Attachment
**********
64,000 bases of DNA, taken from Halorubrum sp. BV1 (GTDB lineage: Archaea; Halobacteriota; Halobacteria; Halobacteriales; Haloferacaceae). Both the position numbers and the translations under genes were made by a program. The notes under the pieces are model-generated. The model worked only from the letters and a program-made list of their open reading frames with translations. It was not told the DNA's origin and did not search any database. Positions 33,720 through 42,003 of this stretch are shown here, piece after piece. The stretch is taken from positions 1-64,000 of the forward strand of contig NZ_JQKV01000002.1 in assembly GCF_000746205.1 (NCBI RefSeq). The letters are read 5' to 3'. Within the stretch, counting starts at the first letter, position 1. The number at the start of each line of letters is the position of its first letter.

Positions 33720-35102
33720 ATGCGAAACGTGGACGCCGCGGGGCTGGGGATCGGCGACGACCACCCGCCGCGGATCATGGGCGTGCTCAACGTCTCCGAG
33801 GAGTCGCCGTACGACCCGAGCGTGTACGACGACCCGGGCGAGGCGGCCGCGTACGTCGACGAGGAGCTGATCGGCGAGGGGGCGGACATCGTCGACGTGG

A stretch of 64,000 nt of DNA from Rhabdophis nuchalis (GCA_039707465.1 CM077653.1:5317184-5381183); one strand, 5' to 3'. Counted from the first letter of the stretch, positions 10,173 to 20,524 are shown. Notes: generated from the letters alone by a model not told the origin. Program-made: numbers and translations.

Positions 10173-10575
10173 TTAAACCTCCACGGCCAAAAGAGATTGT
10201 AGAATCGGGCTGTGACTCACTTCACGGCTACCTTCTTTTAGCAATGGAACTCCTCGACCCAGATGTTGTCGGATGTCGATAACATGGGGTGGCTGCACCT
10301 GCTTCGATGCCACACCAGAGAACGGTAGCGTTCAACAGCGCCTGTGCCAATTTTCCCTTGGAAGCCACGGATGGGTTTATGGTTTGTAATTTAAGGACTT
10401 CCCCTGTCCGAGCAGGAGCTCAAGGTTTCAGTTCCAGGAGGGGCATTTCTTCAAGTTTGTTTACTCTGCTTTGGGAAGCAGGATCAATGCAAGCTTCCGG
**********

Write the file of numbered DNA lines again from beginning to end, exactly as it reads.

64,000 bases of DNA, taken from Halorubrum sp. BV1 (GTDB lineage: Archaea; Halobacteriota; Halobacteria; Halobacteriales; Haloferacaceae). Both the position numbers and the translations under genes were made by a program. The notes under the pieces are model-generated. The model worked only from the letters and a program-made list of their open reading frames with translations. It was not told the DNA's origin and did not search any database. Positions 33,720 through 42,003 of this stretch are shown here, piece after piece. The stretch is taken from positions 1-64,000 of the forward strand of contig NZ_JQKV01000002.1 in assembly GCF_000746205.1 (NCBI RefSeq). The letters are read 5' to 3'. Within the stretch, counting starts at the first letter, position 1. The number at the start of each line of letters is the position of its first letter.

Positions 33720-35102
33720 ATGCGAAACGTGGACGCCGCGGGGCTGGGGATCGGCGACGACCACCCGCCGCGGATCATGGGCGTGCTCAACGTCTCCGAG
33801 GAGTCGCCGTACGACCCGAGCGTGTACGACGACCCGGGCGAGGCGGCCGCGTACGTCGACGAGGAGCTGATCGGCGAGGGGGCGGACATCGTCGACGTGG

A stretch of 64,000 nt of DNA from Rhabdophis nuchalis (GCA_039707465.1 CM077653.1:5317184-5381183); one strand, 5' to 3'. Counted from the first letter of the stretch, positions 10,173 to 20,524 are shown. Notes: generated from the letters alone by a model not told the origin. Program-made: numbers and translations.

Positions 10173-10575
10173 TTAAACCTCCACGGCCAAAAGAGATTGT
10201 AGAATCGGGCTGTGACTCACTTCACGGCTACCTTCTTTTAGCAATGGAACTCCTCGACCCAGATGTTGTCGGATGTCGATAACATGGGGTGGCTGCACCT
10301 GCTTCGATGCCACACCAGAGAACGGTAGCGTTCAACAGCGCCTGTGCCAATTTTCCCTTGGAAGCCACGGATGGGTTTATGGTTTGTAATTTAAGGACTT
10401 CCCCTGTCCGAGCAGGAGCTCAAGGTTTCAGTTCCAGGAGGGGCATTTCTTCAAGTTTGTTTACTCTGCTTTGGGAAGCAGGATCAATGCAAGCTTCCGG